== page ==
To test the functional role of kinase activation within different ERBB receptor combinations, we employed a competition assay using Ba/F3 cells. Ba/F3 cells lack ERBB receptor expression and were previously used to test the transformation potential of ERBB receptors [8, 9, 12]. Ba/F3 cells require IL-3 for survival and introduction of oncogenes into these cells confer cytokine-independence on these cells [8, 9, 12]. Thus, we employed Ba/F3 cells to test the physiological role of ERBB3 phosphorylation by ERBB receptors in different combinations. Stable cell lines expressing either wild-type or C-lobe mutant ERBB3 (V945R) were established for this purpose (Figure 4A). Both wild-type and C-lobe mutant ERBBs (EGFR, EGFRvIII and ERBB2) were transduced in to either parental Ba/F3 cells (Figure 4B-E: panel i) or Ba/F3 cells that stably express ERBB3 receptors (Figure 4B-E: panels ii and iii). Since EGFR, EGFRvIII and ERBB2 were expressed from bi-cistronic vectors that co-express either GFP or YFP, the signaling strength of receptor combinations was measured as the rate of outgrowth of transduced cells over untransduced cells [9, 12]. EGFRvIII transformed Ba/F3 cells to cytokine-independence as reported previously (Figure 4B: i) [8, 9]. The transformation of Ba/F3 cells by EGFRvIII is potentiated by the co-expression of ERBB3 receptor indicating an important role of ERBB3 phosphorylation (Figure 4B: ii, iii). As expected, the C-lobe mutant EGFRvIII-V948R didn’t transform Ba/F3 cells (Figure 4C: i). However, expression of ERBB3 receptor conferred IL3-independence on Ba/F3 cells that stably express EGFRvIII-V948R indicating the functional role of asymmetric kinase dimer formation (Figure 4C: ii). EGFRvIII-V948R however failed to transform Ba/F3 cells that expressed ERBB3-V945R even after heregulin stimulation indicating the importance of asymmetric kinase dimer interface in the activation of receptor (Figure 4C: iii). Moreover, transformation of Ba/F3 cells to IL-3 independence by full-length wild-type EGFR was also potentiated by ERBB3 upon heregulin stimulation (Figure 4D: i, ii). Even though similar patterns were seen with cells expressing ERBB3-V945R, the transformation ability was relatively weak compared to that of cells expressing wild-type ERBB3 (Figure 4D: ii, iii). Similar observations were made with the combination of ERBB2 and ERBB3 receptors (Figure 4E: i - iii) indicating that the signaling strength resulting from the lateral signaling is weaker compared to that of the ‘activating asymmetric kinase dimer’ unit.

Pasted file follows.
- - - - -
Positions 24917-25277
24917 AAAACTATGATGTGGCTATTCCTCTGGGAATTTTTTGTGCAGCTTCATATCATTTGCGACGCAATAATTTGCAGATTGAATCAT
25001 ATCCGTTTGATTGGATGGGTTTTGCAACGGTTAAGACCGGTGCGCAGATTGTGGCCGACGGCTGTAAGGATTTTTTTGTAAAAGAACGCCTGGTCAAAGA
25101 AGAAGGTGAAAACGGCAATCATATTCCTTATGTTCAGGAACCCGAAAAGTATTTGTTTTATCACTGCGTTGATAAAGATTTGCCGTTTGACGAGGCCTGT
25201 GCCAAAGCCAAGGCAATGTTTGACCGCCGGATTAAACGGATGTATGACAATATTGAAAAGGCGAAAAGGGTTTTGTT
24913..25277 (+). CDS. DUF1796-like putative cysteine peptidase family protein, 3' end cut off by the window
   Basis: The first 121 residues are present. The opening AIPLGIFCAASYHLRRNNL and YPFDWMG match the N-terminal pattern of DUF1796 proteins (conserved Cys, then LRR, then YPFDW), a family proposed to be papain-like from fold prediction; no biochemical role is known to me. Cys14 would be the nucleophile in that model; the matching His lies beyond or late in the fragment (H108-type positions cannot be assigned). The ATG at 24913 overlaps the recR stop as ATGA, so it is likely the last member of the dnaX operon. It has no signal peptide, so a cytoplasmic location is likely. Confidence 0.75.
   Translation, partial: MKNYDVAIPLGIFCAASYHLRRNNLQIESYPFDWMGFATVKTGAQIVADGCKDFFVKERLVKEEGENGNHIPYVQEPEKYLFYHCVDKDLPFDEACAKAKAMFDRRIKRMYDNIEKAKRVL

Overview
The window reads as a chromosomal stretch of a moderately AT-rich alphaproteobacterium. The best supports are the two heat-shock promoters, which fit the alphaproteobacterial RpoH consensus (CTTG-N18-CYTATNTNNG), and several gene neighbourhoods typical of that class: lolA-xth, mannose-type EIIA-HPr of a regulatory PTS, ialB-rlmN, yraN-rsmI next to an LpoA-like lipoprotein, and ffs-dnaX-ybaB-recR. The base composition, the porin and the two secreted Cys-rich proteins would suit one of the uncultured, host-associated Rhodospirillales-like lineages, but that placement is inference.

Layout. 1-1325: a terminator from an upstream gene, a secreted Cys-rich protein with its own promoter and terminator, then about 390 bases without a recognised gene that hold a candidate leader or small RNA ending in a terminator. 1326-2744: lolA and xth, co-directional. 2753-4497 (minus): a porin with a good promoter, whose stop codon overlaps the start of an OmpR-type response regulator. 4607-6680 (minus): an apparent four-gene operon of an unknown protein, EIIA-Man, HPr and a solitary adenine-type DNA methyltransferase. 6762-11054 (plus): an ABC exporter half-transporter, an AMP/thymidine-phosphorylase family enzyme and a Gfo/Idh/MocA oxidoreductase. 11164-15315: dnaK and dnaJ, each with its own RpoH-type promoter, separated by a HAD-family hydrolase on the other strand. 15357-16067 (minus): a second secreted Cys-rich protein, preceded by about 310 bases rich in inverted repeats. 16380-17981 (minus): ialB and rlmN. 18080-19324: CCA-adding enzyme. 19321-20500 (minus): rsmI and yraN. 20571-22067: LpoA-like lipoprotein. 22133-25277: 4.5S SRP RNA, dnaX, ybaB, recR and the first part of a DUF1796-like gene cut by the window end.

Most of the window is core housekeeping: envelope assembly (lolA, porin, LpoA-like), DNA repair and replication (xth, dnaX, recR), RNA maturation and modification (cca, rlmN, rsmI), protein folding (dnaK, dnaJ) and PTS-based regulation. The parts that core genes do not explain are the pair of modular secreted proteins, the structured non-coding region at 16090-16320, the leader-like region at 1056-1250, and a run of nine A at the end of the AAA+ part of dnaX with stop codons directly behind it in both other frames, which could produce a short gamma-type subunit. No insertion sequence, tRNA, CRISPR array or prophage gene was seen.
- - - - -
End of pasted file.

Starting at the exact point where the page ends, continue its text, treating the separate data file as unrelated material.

Figure 4

Functional analysis of ERBB heterodimers. (A) Ba/F3 cells stably expressing indicated ERBB3 receptors were lysed and western blotting was performed with anti-ERBB3 and anti-beta-actin antibodies. Untransfected Ba/F3 cells were taken as a negative control. (B-E) Ba/F3 cell lines described above with or without stable expression of ERBB3 constructs were additionally infected with MSCV-GFP-EGFRvIII (B: i: control, ii: ERBB3-WT, iii: ERBB3-V945R), MSCV-GFP-EGFRvIII/V948R (C: i: control, ii: ERBB3-WT, iii: ERBB3-V945R), MSCV-YFP-EGFR (D: i: control, ii: ERBB3-WT, iii: ERBB3-V945R) or MSCV-GFP-ERBB2 (E: i: control, ii: ERBB3-WT, iii: ERBB3-V945R). Cells were then cultured with or without the indicated cytokines (IL-3, EGF (25 ng/ml) or heregulin (50 ng/ml). The Percentage of GFP-positive (EGFRvIII or ERBB2) or YFP (EGFR-WT)-positive cells was measured by FACS analysis at the indicated time points.

Conclusions

Formation of asymmetric kinase dimer is essential for both the constitutive activation of oncogenic EGFR as well as the ligand-stimulated wild-type EGFR. However, phosphorylation of ERBB3 by the activated EGFR or ERBB2 kinase may occur in higher order oligomers in the absence of asymmetric kinase dimer formation. Thus, asymmetric kinase dimer formation plays a differential role in EGFR receptor activation and ERBB3 phosphorylation. Recent studies have implicated the role of ERBB3 as a critical heterodimeric partner for both EGFR and ERBB2 in drug resistance [17]. Since the formation of receptor complexes is important for their activity, the use of antibodies that target ERBB receptors either alone or in combination with ERBB inhibitors might abrogate the development of secondary drug resistance.

Declarations

Acknowledgements

Justus Duyster is supported by a grant from the José Carreras Leukämie-Stiftung. The authors thank Natalie Bartosch for technical support.

Authors’ Affiliations

(1)
Department Medicine I, University Medical Center Freiburg

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© Kancha et al.; licensee BioMed Central Ltd. 2013

This article is published under license to BioMed Central Ltd. This is an Open Access article distributed under the terms of the Creative Commons Attribution License (http://creativecommons.org/licenses/by/2.0), which permits unrestricted use, distribution, and reproduction in any medium, provided the original work is properly cited.